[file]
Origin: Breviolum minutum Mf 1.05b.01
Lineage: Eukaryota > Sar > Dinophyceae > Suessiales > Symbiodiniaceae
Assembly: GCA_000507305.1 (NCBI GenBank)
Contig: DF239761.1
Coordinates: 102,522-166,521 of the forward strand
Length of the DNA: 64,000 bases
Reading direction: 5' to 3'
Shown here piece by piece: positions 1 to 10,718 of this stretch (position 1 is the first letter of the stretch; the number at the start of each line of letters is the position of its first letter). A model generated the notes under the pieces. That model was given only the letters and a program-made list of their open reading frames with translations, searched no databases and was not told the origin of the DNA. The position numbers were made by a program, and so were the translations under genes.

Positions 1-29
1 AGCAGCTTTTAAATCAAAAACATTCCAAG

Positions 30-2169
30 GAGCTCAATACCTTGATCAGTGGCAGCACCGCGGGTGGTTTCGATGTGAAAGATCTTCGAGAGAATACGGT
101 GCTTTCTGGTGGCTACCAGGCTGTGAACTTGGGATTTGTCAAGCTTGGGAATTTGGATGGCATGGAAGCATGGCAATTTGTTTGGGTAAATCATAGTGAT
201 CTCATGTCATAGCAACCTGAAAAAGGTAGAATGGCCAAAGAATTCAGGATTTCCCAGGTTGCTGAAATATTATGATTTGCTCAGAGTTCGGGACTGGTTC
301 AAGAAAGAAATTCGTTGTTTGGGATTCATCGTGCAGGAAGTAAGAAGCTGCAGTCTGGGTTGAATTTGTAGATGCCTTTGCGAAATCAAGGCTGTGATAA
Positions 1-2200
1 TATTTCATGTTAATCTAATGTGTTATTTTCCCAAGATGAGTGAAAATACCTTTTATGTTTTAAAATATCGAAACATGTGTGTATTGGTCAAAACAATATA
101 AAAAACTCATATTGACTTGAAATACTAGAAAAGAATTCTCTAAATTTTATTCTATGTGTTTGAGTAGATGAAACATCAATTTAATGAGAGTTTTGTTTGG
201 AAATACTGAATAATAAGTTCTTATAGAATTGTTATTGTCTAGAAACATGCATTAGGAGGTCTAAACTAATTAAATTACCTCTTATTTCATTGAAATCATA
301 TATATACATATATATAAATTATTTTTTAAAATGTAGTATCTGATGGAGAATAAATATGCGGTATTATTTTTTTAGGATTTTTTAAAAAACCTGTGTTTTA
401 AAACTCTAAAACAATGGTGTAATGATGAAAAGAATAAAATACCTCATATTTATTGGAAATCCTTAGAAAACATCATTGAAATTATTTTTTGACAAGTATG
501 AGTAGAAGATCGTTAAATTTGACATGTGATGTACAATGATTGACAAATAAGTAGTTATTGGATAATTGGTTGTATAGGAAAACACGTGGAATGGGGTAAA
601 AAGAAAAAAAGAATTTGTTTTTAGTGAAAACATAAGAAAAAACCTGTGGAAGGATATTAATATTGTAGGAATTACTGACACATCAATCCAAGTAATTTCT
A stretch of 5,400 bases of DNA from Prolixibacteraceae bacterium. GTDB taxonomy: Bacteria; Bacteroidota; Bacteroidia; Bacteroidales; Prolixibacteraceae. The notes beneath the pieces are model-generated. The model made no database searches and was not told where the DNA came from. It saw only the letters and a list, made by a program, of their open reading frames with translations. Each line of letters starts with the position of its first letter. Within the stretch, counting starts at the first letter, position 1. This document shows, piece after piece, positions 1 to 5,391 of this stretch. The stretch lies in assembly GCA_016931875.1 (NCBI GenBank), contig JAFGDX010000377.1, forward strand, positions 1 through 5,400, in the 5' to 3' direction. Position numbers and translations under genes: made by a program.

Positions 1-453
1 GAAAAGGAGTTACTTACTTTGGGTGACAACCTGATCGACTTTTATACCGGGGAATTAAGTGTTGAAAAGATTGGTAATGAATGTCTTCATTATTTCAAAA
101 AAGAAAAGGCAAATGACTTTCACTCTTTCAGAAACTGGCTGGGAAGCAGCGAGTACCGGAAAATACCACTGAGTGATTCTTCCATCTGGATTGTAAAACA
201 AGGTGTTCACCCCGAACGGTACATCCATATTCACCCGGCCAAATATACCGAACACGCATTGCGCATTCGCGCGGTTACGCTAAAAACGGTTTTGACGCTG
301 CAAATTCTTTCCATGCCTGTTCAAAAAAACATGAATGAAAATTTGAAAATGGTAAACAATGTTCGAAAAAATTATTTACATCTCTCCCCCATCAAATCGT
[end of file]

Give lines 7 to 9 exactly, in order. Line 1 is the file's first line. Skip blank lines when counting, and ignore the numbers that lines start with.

Reading direction: 5' to 3'
Shown here piece by piece: positions 1 to 10,718 of this stretch (position 1 is the first letter of the stretch; the number at the start of each line of letters is the position of its first letter). A model generated the notes under the pieces. That model was given only the letters and a program-made list of their open reading frames with translations, searched no databases and was not told the origin of the DNA. The position numbers were made by a program, and so were the translations under genes.

Positions 1-29